Dessert selections weren’t what we wanted…and we needed a breather…so we Ubered over to Newbury Street, where we found a wonderful gelato shop: Amorino. It’s an Italian chain, and they know how to do gelato!

I suppose if I wasn’t hanging out with my daughter, I’d take this opportunity to go to a bar for one last cocktail, but instead, we just went back to the hotel and focused on the next day, thinking we’d hit the indoor pool. Turns out it wasn’t a great idea, because the pool last the Marriott Long Wharf was really small and full of screaming little kids. Plan B: find a really great Sunday brunch.

Mooo, in Boston.


Mooo is a steak restaurant inside the beautiful XV Beacon Hotel, on historic Beacon Street. As I was searching for brunch possibilities, I saw the tempting list of freshly-baked treats on their menu, very different from those offered elsewhere, and I knew this was where we needed to go. We were not disappointed!

Ordering the cinnamon buns was a no-brainer. The moment they say on the menu that you “need to give it a little extra time,” you know it’s going to be worth the wait! as we slowly pulled apart the gooey rolls, shoving them into mouth, I moaned like Patton Oswalt in The Secret Life of Walter Mitty: “Cinnnabonnnn……” (Though it was way better than any Cinnabon I ever head!)

The incredible cinnamon buns at Mooo.


My daughter knew almost instantly that she was going to have the chocolate chip pancakes…with a side of bacon, of course. I was contemplating the lobster eggs Benedict (I’m a huge fan of bennies), but then I said to myself: “Wait…this is a steak restaurant. They have half-a-dozen steak and eggs offerings on the menu. Have a steak, for crying out loud!” My inner voice served me well.

I had a choice of 2 ribeyes: either a 12-oz. American corn-fed ribeye, or a 14-oz. pastured, grass-fed Australian ribeye. I’m a grass-fed guy, so the larger Australian ribeye (which was also less expensive) was a no-brainer. It was cooked to a perfect medium-rare, and was one of the best steaks I’ve had in a very long time. A couple of eggs and a side of perfectly cooked potatoes made for an ideal meal.

Brunch is served!


Mooo was such a great choice for brunch that I will keep it in mind for dinner on a return trip to Boston.


We returned to our hotel after brunch, simply to pack up and head home. A nice 24-hour getaway with wonderful food and a fun time with my daughter. I know my daughter and I will be back in June to see a Billie Eilish concert at the Rockland Trust Bank Pavilion, so we’ll have more opportunities to hit a couple of restaurants, this time in the Seaport District, which, sadly, is being overrun by so much new construction that you can’t even see the water anymore. It’s sad because Boston’s traffic has just been rated the worst in the country, and this will only add to a crumbling infrastructure that is already overloaded.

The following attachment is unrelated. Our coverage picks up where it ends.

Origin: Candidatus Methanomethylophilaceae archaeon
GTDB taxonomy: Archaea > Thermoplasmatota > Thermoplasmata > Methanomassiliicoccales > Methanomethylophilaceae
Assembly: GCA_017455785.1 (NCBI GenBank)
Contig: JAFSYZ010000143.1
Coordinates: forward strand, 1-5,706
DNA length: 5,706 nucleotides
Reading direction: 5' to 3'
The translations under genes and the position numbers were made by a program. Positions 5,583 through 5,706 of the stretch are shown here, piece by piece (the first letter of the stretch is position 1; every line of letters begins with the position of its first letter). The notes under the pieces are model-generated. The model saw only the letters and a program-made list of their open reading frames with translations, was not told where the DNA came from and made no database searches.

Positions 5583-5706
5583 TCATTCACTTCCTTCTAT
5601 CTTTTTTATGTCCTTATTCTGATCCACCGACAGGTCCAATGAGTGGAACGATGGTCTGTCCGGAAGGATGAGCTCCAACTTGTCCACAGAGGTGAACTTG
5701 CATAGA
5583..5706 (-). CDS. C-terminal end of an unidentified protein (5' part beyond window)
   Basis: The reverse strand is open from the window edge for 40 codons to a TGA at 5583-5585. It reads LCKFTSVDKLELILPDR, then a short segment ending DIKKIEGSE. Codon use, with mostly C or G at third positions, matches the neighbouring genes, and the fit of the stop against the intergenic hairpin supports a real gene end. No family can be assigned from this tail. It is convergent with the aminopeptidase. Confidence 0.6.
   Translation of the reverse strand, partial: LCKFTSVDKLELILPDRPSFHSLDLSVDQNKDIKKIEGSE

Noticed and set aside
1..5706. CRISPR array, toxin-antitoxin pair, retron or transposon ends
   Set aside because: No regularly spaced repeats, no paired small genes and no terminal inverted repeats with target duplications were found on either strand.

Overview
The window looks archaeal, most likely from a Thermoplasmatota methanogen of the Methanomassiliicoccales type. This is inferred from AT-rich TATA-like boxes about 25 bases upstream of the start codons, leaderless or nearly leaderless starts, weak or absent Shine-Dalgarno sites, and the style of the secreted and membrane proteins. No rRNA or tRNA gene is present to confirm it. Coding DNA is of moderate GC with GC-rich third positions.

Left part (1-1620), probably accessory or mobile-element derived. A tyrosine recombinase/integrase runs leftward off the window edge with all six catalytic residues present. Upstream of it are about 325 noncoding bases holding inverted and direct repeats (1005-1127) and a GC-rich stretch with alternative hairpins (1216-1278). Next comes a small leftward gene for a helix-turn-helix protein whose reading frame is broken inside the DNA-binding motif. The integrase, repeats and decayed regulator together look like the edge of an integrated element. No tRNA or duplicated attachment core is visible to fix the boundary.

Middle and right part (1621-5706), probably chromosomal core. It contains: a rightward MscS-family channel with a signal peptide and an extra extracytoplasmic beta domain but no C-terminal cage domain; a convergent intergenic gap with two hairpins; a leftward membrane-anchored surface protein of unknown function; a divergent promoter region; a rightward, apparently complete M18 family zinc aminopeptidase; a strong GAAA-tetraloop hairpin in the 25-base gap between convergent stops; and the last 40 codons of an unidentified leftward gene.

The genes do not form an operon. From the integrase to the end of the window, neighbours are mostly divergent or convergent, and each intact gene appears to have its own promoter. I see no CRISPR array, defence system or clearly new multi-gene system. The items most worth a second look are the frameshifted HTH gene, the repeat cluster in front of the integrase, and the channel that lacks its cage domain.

Before our daughter was born, my wife and I traveled the world. We got engaged in Paris. We honeymooned in Thailand. We swam with dolphins in Moorea. We rode camels along the Mediterranean in Morocco. So when our daughter was born, many of our friends thought our traveling days would be over.

At the Kaikoura Lavender Farm, South Island, New Zealand


One of the biggest sources of inspiration for me, personally, was a moment on our honeymoon in Thailand. We left our luxurious resort on Koh Samui to spend a few days on a remote island called Koh Nang Yuan, a destination for adventurers and serious scuba divers.

While waiting for our ferry to arrive, a bunch of us were packed like sardines in a small area. Around the corner came a young man, carrying 2 very large duffel bags–clearly a scuba diver with all his gear. But a moment later, his wife appeared from around the corner, and she was pushing a baby in a stroller. She whispered something to her husband, and he unzipped one of the large duffel bags to reveal a huge stash of diapers! He pulled one out, handed it to his wife, and she headed toward the restroom.

In that moment I realized: you can travel with a kid…and you can still have the adventure of a lifetime! It changed my attitude toward travel forever.

Snorkeling in St. John, USVI


It’s understood that not everyone can do this. Traveling is expensive. We gladly trade material things (that fancy SUV will have to wait) so that we can share some amazing memories.

In the crown of the Statue of Liberty, NYC


By the age of 12, my daughter had traveled to France, Italy, Spain, Greece, Lithuania, England, New Zealand, Iceland, Canada and the Caribbean.

London, England


The first time our daughter’s feet touched salt water, it was as an infant in the Adriatic Sea in Puglia, Italy. The first time she had a steak, it was steak frites in Paris.

Mercado de San Miguel in Madrid, Spain


Though she didn’t always realize it, her travels gave her an incredible education. The people she met, the foods she (sometimes) ate, the places she saw that her friends would only read about. It has made her wise in ways we never could have expected.

A mountain top view of San Sebastian, Spain